The scene is Dr. Stockmann's living room; the dining room is visible through a door downstage. Mrs. Stockmann welcomes Billing to her dinner table. He is late, and so the meat is cold. There is a knock at the door; it is her brother-in-law, the mayor. He says he doesn't want to indulge in so much food so late at night. Hovstad, the editor, arrives. He and the mayor greet each other stiffly and begin talking about the baths. They both agree that the new baths are going to be very good for the town. It is mentioned that the baths were originally Dr. Stockmann's idea, a suggestion that upsets the mayor.
Hovstad goes to eat, and soon Dr. Stockmann arrives. With him he brings his two sons, Eilif and Morten, and Captain Horster, another late guest for dinner. He shows him into the dining room before noticing the mayor. The mayor is surprised to see how much the guests eat. The doctor counters by talking about the excitement of watching young people eat--young people who will eventually grow up and improve society. He contrasts them with "old fossils" like himself and the mayor, who is slightly perturbed by these notions. He comforts the mayor by mentioning how happy he is to be living in a city and to have a sturdy income.
The mayor asks Dr. Stockmann about an article he has written for Hovstad's newspaper. The doctor quickly says that he hopes the article will not be printed just yet as it may not be appropriate depending on some developments that the doctor is as yet unsure of. The mayor is aggravated that the doctor will not tell him what he is talking about, and he tells Dr. Stockmann that he should think more of how to function within a society and less as an individual. Angrily, he leaves.
Hovstad, Billing, Horster, and Mrs. Stockmann come in for liqueurs and cigarettes. Hovstad talks of the rocky relationship between the mayor and the People's Herald. Horster says that he is sailing for America soon, and the two newspapermen, Billing and Hovstad, are shocked that he doesn't care that he will miss the upcoming election. Petra enters, tired from teaching her night school classes. She has a letter that Dr. Stockmann has been eagerly looking for. He goes into the study to read it. Meanwhile, Petra and the newspapermen start up a discussion of paganism. Meanwhile, Billing and Hovstad decry the hypocrisy that Petra must go through as a teacher.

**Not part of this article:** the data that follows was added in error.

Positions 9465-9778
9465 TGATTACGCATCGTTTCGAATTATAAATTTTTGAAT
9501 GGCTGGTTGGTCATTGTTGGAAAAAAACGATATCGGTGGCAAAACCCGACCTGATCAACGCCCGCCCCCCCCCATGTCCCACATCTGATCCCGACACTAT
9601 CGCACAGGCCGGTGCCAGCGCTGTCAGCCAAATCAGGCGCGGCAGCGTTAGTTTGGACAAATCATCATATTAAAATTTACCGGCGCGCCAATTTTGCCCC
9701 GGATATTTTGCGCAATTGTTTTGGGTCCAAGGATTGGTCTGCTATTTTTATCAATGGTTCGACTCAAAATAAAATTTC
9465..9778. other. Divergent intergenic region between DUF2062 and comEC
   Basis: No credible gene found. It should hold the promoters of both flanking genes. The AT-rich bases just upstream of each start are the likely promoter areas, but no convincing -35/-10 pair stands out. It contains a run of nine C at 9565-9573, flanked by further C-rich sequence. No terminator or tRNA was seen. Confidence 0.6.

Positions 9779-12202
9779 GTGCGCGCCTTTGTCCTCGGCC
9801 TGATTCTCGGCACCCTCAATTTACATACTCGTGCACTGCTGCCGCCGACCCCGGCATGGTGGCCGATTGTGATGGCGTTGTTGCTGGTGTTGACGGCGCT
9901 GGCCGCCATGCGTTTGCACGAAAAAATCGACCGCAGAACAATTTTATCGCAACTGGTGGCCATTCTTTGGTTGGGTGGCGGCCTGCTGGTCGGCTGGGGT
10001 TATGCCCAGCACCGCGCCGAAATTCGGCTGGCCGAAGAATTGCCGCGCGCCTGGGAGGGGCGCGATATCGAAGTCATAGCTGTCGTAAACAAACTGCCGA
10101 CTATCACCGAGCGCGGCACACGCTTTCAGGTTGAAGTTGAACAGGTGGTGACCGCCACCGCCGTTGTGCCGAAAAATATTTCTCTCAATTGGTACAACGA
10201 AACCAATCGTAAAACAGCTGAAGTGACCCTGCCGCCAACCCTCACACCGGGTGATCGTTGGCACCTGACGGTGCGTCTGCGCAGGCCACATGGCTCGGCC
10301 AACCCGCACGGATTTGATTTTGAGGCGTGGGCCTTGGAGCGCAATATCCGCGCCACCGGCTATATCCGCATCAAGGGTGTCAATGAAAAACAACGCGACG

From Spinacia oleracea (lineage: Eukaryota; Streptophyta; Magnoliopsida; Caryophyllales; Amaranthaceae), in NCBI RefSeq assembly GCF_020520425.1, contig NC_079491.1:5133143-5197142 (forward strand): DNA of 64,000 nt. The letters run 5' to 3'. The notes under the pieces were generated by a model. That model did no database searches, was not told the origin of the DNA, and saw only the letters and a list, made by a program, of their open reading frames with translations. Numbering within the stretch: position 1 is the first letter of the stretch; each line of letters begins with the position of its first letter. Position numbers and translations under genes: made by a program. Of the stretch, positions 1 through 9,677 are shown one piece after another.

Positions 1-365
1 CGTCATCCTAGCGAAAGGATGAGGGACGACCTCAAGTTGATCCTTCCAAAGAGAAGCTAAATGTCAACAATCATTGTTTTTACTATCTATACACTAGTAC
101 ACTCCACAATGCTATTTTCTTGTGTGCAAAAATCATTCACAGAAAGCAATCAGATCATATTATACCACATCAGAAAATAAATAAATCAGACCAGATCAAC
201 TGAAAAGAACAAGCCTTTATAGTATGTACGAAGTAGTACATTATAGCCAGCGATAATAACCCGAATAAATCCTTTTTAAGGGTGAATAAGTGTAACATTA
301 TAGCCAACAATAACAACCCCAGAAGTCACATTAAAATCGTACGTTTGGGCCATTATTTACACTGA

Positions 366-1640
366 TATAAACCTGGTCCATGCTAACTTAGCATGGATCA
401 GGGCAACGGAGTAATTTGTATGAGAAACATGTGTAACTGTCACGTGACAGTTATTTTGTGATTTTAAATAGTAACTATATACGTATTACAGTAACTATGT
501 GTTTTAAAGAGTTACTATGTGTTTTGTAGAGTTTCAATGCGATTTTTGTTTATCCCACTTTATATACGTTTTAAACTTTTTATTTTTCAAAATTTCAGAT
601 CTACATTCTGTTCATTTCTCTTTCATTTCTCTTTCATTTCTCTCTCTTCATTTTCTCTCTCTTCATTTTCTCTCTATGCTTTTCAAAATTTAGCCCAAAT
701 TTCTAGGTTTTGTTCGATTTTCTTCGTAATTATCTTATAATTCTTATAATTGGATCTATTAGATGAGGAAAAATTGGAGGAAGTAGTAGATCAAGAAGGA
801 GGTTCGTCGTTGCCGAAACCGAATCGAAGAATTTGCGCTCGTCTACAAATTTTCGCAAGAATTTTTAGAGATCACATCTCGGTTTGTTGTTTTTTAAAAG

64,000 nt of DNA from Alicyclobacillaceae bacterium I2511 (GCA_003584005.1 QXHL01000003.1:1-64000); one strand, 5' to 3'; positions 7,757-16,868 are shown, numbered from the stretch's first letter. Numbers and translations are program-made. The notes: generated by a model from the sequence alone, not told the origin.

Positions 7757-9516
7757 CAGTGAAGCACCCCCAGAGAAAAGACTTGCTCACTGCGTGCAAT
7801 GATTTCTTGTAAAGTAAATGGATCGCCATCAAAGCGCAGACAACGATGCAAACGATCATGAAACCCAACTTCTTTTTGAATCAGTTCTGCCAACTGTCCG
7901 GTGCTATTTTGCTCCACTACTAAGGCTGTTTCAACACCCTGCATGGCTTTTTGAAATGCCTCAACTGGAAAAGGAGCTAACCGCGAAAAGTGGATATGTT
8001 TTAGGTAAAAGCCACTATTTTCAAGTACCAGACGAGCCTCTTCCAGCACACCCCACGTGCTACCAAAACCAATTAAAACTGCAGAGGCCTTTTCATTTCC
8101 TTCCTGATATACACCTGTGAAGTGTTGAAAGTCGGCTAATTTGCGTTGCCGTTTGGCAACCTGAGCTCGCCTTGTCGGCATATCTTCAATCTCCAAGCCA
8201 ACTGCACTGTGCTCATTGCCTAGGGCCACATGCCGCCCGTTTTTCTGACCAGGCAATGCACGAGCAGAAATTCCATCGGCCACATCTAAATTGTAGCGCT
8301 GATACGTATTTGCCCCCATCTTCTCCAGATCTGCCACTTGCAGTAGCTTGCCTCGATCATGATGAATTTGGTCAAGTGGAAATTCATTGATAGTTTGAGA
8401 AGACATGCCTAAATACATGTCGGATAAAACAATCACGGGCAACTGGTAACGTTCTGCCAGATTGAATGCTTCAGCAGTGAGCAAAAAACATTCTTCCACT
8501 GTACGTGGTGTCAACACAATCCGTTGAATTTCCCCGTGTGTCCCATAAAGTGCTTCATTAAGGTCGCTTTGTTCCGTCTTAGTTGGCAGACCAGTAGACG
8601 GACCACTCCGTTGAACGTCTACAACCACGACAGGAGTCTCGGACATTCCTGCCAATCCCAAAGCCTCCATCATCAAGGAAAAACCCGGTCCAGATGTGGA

Dr. Stockmann comes in waving the letter. He says that no one will be able to call this discovery another one of his delusions. Apparently, the baths, which are viewed as the savior of the town, are polluted. The doctor sent samples from the water to a lab, and now the results are back, in the letter he has received. Milldale, near the source of the baths' water, is full of polluted water that seeps into the baths' pump room. The pollution comes from tanneries and other industry. Dr. Stockmann assures everyone that the problem can be fixed by replacing the water system. The doctor further notes that if the town had followed his advice about how to build the drains in the first place, they would not have had these problems. The group is very enthusiastic and praises the doctor for saving the town.
Many of the characters in An Enemy of the People are very concerned with politics. The mayor is interested in maintaining his position. He is very disturbed when Dr. Stockmann talks of a younger generation growing up to change things. He also seems very insecure, which is no doubt related to the rather competitive spirit shared by him and his brother. The popular opinion that the baths were the idea of Dr. Stockmann enrages the mayor.
The doctor is a very complicated character. He is very pleased with the material trappings of his living room, available to him now that he has the position of medical officer at the baths. The doctor lived a very poor existence for a long time, in the countryside. It is unclear why he was poor in the countryside while his brother was rising through the political hierarchy of the town. More than anything, the doctor seems to be a very enthusiastic, idealistic man--a cross between a revolutionary and an absentminded professor.
Petra shares the doctor's fervent belief in truth and freethinking, as revealed by her discussion with Hovstad and Billing. Mrs. Stockmann, on the other hand, is much more moderate. Although she believes in these ideals, she realizes that they have their limits. As the play progresses, she encourages her husband to consider his family's well-being before he speaks out on controversial issues.
The term "freethinking" is used often in the play. Almost all the characters, except for Aslaksen and the mayor, claim to be freethinkers; it is important to note which of them sticks by their claims and to see exactly what the term "freethinking" means in a closely knit democracy.